Sometimes we miss what is right in front of us. Sometimes we are distracted by the abstract that we miss the obvious. Sadly this easily happens when we read Scripture. Jerome Creach, in his The Destiny of the Righteous in the Psalms, has drawn us back to see what’s in front of us, “it might well be concluded that the destiny of the righteous is the primary subject of the Psalms” (p1). When thinking about the Psalms, we often lose sight of the obvious: that it’s a collection of songs about the righteous, their struggles, their hopes, and ultimately, their destiny. This is seen in the introductory Psalm 1. The righteous will stand in the judgment, but the wicked will be like chaff in the wind.
The Destiny of the Righteous in the Psalms
The Destiny of the Righteous in the Psalms develops as follows. In Part 1 the character and destiny of the righteous is traced. First, their relationship with God by means of prayers (ch 1); the activity of the righteous, primarily prayers (ch 2); and the reward of the righteous (ch 3). Part 2 demonstrate the role of the righteous influence the shaping of the Psalter. Psalms 1-89 show the suffering of David, the anointed one (ch 4), while Psalms 90-150 encourage faith in Yahweh’s kingship and a future David (ch 5). Part 3 develops three important aspects of the righteous’ hope. First is David, both as an example of the righteous sufferer (ch 6) and a sign post of a future king (ch 7). Next, the glory (ch 8) and hope (ch 9) of Zion is forefront in the mind of the righteous. Finally, God’s instruction (Torah) is a source of protection and security (ch 10).
One is in danger of self-congratulation by adopting the label “righteous”, but Creach believes it is a mistake to conceive of righteousness as moral purity or superiority. True, one can be free of guilt in a given situation (Ps 17:1) but the Psalms do not disagree with Paul (Rom 3:10). In fact, to argue for unrighteousness of all, Paul uses the Psalms “as his main authority!” (p3). Righteousness in the Psalms refers to one who fulfills obligations in relationships. In other words, the righteous are those faithful in a loving relationship with Yahweh their God. Behavior flows from this relationship. Redirecting our focus to the centrality of the righteous in the Psalms will help the church form a “constructive understanding of divine judgment”, “dialogue with people of other faiths who are also concerned with issues of justice”, have “words to address to the consumer-driven society” and provide a resource for “theological reflection on the plight of the poor and oppressed” (p12-13).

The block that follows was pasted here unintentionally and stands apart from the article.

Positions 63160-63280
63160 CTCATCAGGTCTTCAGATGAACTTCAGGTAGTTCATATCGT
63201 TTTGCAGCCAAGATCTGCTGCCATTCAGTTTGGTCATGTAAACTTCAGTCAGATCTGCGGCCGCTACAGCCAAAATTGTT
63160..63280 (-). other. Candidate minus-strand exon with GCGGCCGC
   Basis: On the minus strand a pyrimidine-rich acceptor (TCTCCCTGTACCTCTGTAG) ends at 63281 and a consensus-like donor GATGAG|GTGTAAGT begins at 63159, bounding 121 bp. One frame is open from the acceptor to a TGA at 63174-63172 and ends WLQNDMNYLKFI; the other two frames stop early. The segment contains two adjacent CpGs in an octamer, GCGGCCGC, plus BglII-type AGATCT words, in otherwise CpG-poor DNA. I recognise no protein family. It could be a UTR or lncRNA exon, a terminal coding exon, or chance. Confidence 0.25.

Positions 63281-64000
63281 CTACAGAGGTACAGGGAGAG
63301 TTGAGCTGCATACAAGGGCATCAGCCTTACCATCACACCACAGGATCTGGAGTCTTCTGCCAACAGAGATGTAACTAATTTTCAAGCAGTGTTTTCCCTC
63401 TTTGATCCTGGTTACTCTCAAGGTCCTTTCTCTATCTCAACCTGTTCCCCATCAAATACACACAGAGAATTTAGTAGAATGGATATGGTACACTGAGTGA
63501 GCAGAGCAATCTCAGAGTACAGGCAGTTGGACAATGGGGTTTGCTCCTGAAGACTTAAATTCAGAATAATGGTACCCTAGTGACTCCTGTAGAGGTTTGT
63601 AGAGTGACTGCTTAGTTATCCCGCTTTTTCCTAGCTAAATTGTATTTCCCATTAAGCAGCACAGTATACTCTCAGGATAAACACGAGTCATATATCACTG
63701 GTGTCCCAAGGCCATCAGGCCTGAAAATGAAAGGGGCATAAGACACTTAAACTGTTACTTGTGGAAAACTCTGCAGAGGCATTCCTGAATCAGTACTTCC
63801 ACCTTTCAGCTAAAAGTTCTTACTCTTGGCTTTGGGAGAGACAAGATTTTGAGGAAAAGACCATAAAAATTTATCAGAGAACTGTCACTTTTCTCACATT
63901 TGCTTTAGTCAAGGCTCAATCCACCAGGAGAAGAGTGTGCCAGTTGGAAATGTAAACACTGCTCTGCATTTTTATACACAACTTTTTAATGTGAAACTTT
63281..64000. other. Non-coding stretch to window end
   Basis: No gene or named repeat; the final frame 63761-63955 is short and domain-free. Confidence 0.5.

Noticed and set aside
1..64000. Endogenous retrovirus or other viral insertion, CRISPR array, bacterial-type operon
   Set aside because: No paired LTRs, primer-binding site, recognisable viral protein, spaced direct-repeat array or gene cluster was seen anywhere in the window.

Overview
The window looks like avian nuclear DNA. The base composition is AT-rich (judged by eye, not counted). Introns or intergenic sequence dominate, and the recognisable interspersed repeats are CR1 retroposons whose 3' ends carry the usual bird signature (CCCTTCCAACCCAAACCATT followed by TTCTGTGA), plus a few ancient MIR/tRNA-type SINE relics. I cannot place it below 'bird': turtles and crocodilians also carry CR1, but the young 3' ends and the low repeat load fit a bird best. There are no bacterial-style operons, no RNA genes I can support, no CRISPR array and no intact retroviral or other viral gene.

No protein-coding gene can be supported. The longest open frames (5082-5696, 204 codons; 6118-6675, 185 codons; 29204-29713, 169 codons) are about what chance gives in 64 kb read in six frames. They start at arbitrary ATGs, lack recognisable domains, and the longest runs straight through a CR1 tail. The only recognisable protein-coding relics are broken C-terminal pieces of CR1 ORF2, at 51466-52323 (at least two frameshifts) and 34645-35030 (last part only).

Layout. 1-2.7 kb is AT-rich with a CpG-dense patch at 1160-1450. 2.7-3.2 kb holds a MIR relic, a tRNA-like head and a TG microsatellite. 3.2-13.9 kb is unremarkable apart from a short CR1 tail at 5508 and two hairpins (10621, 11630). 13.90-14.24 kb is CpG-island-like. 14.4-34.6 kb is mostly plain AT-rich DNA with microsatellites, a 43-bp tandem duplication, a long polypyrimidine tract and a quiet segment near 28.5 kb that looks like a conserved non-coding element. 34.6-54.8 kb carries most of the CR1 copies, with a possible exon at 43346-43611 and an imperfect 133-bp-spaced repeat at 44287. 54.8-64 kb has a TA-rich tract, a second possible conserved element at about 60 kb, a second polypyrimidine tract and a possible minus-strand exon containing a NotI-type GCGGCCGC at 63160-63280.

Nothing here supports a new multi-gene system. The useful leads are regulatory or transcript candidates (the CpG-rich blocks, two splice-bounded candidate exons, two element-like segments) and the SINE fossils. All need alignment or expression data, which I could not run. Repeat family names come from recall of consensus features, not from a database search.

There is much to commend in this book. First, it is a concise scholarly yet devotional treatment of this most prominent of the Psalter’s features. Second, the book is clearly laid out, with each theme being developed through exegesis of relevant Psalms. Third, Creach holds to a Davidic hope in the Psalter: “the Psalter creates the expectation of a new David who will stand with the lowly as their defender” (p9).
Most of all, the righteous (their character, hope, and destiny) is proven to be both fundamental to the Psalter and profitable for contemplation. Creach highlights why the Psalms are so beloved: one can find solace in the songs of other faithful believers. Hope for a righteous and future David, security in God’s instruction, and hope for His presence are all deeply resonant issues for the believer today. Through a thematic and comprehensive treatment on these themes, the reader profits from an enhanced wide-lens view of what the Psalter has to say. This is where the book shines most bright.
Ancient Songs for Today
The Psalter has for generations been the prayerbook of God’s righteous. Though grounded in scholarly research of Israel’s ancient songs, The Destiny of the Righteous in the Psalms is deeply devotional and relevant for building the faith of the church. In fact, Creach puts it well:
“Jesus does not make obsolete what the Psalter says about the righteous and their reliance on David, Zion and torah. On the contrary, the Psalms create the form and foundation of this faith of the church.” (p16).
In other words, the Psalter is ever “for us” today.
The Destiny of the Righteous in the Psalms is a book from which any believer would benefit. A lover of the Psalms would do well to read this book. It would also serve well as an introductory textbook to the themes of the Psalter. The character, activity and destiny of the righteous remains ever the same. A reminder of who we are, what we do, and for what we long is ever needed, it is so easy to lose sight of that which is most obvious.
Many thanks to Chalice Press for providing a review copy.